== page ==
From the outside, making the leap from child actor to full-grown star looks really hard. That’s why those who do it successfully become acting royalty, admired even amongst their peers.
Negotiating the jump comes down to several factors – many of which are out of the actor’s control. One way in which they can influence the path of their career is the projects they pick.
One of the latest to have managed the transition is Saoirse Ronan. With four Oscar nominations already, she is one of the most respected actresses in the world.
Ronan has made astute decisions, appearing in films that win critical and commercial acclaim. She cannot, however, be accused of making safe choices, having worked with plenty of directors making their first feature.
She is – as is often pointed out – quite fond of a period drama. Yet perhaps more interesting, with respect to her own career path, is her attraction to coming-of-age narratives. Usually, it is Ronan’s character who experiences the coming-of-age (or its darker counterpart, the loss of innocence). Sometimes it is the broader arc of the film. Often, it is both.
Stepping into the spotlight
Ronan’s cinematic breakthrough came with 2007’s Atonement (a literary adaptation – something else which would become a pattern in her career). Seen through the eyes of her character, Briony, the film is a tragic coming-of-age. Ronan, 13 at the time, plays the youngest version of Briony. It is her actions that the older versions of Briony, played by Romola Garai and Vanessa Redgrave, spend their life bitterly regretting.
After the success of Atonement, Ronan immediately began to take on lead roles. In The Lovely Bones and Hanna, she played teenagers whose childhood is stunted by violence. These are stories which deal with disruption to the traditional coming-of-age. During this time, she also starred in City of Ember and The Host. Both films were based upon Young Adult novels, a genre synonymous with coming-of-age.
The Grand Budapest Hotel
The Grand Budapest Hotel marked a change of pace for Ronan – but one that still came with a loss of innocence. She returns to a supporting role as Agatha, the fiancee of the film’s protagonist, Zero. Agatha doesn’t have much of a character arc – not unusual for supporting characters. The film initially seems as though it will deliver a coming-of-age for Zero, the hotel’s new lobby boy, played by Tony Revolori.
However, we later learn that Zero is a refugee from a war-torn country whose family have all been killed. A caper involving a stolen painting, a jail-break and a secret society of continental concierges won’t register as his coming-of-age, given the horrors he has already been through.
Instead, it is the setting that marks it as a loss of innocence story. We are constantly reminded that fascism is on the rise in Europe (the film is mostly set in 1932) and war is on the horizon. The Grand Budapest Hotel follows in the tradition of earlier films like The Remains of the Day, La Grande Illusion, and The Life and Death of Colonel Blimp. Each suggests that World War 2 acted as the belated loss of innocence for Europe’s ruling classes. The actions and eventual fate of Ronan’s Agatha are pivotal in telling this larger story.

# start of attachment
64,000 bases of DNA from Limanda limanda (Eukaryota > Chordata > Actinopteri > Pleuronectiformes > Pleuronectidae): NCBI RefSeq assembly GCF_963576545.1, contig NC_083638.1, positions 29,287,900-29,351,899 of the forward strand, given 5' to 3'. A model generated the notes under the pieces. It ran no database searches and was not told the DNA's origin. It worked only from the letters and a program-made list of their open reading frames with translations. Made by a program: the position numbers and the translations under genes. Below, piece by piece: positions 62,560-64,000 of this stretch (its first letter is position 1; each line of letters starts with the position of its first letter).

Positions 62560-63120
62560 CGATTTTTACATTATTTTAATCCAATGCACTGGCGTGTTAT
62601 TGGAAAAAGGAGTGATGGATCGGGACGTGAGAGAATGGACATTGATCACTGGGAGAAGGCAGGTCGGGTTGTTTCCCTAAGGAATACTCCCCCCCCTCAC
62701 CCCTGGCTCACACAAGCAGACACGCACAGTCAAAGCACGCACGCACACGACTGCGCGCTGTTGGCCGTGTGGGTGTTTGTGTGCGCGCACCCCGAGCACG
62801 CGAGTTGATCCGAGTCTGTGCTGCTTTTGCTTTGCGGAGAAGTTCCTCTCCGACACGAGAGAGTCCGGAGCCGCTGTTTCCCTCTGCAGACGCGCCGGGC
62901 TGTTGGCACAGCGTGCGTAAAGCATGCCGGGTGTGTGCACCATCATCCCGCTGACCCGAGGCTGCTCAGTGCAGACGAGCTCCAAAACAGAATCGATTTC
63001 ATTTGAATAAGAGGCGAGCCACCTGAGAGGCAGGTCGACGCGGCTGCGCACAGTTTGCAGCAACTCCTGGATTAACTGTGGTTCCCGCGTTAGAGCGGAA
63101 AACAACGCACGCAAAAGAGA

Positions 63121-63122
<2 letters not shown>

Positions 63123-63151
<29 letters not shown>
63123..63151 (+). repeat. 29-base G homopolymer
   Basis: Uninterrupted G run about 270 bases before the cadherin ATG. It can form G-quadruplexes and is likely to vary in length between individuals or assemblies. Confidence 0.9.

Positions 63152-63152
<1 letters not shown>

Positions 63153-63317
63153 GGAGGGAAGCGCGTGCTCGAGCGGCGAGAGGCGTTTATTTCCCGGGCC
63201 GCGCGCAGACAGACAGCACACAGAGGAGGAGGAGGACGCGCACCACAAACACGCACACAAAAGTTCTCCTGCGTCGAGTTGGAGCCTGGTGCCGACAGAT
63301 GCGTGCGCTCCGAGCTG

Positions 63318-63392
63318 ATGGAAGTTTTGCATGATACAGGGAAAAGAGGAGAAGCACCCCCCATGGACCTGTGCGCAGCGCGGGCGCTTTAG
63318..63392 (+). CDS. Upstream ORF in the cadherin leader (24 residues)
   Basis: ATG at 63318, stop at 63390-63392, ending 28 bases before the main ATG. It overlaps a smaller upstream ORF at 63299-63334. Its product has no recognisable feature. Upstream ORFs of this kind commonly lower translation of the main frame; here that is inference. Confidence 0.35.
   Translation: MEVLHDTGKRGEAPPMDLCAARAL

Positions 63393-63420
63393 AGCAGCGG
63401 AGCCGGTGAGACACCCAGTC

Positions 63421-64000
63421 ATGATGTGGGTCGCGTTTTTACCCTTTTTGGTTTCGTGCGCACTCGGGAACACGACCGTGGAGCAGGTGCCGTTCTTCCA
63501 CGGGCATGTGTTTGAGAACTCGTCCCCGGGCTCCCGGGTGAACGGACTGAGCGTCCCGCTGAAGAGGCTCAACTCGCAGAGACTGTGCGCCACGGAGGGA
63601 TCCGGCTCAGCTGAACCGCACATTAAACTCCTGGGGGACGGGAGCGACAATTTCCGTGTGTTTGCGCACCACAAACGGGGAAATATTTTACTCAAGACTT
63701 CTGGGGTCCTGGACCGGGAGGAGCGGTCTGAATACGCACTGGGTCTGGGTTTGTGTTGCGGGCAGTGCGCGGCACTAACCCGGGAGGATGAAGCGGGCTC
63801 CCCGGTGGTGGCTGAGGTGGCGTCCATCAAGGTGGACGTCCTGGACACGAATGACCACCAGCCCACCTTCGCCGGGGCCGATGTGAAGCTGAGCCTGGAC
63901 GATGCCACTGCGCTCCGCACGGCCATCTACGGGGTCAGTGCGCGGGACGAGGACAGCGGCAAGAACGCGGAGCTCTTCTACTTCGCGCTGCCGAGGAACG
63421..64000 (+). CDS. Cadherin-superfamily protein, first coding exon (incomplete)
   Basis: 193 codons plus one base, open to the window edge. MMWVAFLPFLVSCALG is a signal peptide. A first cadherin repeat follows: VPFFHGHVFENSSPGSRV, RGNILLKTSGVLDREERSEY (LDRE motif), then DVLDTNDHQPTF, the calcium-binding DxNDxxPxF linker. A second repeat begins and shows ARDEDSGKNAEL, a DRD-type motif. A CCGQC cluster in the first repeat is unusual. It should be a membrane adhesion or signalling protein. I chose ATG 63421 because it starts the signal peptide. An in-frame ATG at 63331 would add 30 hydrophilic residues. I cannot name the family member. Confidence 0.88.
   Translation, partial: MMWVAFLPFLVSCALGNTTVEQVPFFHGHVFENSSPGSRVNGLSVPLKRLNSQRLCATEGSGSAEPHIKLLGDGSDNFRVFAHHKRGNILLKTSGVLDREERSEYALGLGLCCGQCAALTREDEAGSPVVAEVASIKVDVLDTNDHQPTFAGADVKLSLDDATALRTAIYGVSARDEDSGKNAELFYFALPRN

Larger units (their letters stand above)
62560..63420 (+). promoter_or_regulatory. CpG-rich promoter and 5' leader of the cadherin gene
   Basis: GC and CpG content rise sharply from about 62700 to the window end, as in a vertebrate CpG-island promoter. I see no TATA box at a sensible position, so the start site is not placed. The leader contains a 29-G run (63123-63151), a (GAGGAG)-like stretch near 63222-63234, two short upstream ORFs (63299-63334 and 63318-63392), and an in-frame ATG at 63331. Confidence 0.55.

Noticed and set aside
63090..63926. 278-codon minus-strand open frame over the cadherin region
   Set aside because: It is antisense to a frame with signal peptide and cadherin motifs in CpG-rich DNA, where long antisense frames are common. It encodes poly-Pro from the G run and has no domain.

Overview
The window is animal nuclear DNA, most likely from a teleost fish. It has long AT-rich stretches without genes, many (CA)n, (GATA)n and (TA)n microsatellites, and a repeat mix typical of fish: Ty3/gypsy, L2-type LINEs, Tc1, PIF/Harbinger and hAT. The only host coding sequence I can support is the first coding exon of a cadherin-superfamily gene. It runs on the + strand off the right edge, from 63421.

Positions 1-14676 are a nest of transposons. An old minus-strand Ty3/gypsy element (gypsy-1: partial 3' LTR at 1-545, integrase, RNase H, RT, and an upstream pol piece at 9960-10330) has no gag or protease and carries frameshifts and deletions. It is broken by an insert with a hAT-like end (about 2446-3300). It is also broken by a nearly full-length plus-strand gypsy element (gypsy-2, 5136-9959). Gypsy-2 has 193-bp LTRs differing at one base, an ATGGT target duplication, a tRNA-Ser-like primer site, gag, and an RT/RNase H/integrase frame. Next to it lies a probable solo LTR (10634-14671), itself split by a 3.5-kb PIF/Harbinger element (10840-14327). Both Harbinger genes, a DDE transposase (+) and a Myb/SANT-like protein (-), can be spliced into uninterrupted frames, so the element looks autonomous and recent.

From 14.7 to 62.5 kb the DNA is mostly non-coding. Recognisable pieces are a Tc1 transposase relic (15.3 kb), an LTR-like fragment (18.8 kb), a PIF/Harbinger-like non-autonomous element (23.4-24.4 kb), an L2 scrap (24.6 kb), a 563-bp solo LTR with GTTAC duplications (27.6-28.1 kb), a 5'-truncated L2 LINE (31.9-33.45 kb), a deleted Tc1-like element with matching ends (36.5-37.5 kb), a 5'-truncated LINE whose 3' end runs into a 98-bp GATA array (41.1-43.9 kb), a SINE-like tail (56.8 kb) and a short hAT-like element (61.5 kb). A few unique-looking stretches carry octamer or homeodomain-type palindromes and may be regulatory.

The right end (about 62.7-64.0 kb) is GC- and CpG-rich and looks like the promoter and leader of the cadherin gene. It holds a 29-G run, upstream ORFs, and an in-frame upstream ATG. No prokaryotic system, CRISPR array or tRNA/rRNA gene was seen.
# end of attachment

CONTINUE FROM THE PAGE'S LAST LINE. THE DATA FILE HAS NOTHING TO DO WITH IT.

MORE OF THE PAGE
2015’s Brooklyn marked the most successful of Ronan’s lead roles up to that point, gaining her a first Oscar nomination since Atonement. Brooklyn walks the line between coming-of-age and loss of innocence. Ronan’s character Eilis emigrates away from her family, moving from County Wexford to Brooklyn. Though everything about her new life has been arranged for her, as Eilis settles she starts to embrace her newfound independence. When tragedy sends her home, she wrestles with the choice between her old life and the future waiting for her in New York.
Brooklyn felt like Ronan’s biggest step forward since Atonement. It proved she was capable of carrying a film on her shoulders. One of her most straightforward coming-of-age stories, it was received as an announcement that Ronan was ready to move on to the next phase of her career.
It came as a surprise then when her next major role sent her all the way back to high school.
Lady Bird and Little Women
Lady Bird gives us the last year of American high school through the eyes of Ronan’s character, who has named herself Lady Bird. Lady Bird is very aware that she is on a coming-of-age journey and relishes it. She celebrates turning eighteen by marching into a shop and buying cigarettes, a scratchcard, and a copy of Playgirl. The film is more naturalistic and smaller-in-scale than most of Ronan’s previous projects, but again the choice paid off. Both Ronan’s performance and the film itself were richly praised.
Ronan reunited with Lady Bird director Greta Gerwig for last year’s Little Women. Louisa May Alcott’s novel is one of literature’s most beloved coming-of-age stories, centred on Ronan’s Jo March. Gerwig rearranges the book’s chronology, but still faithfully delivers the character arcs up until the final scenes. At this point, she introduces ambiguity to suggest an alternative ending to Jo’s story. Four years after Brooklyn, Ronan’s performance was at the heart of a new interpretation of one of the world’s most familiar comings-of-age.
What Comes Next?
Despite 2020’s instability, the Cannes Film Festival intends to go ahead. Ronan has two films on the list of announced films: The French Dispatch and Ammonite. These two films may tell us whether Ronan feels she has done all she can with the coming-of-age story. If so, it will be intriguing to see where she turns her attentions to next.
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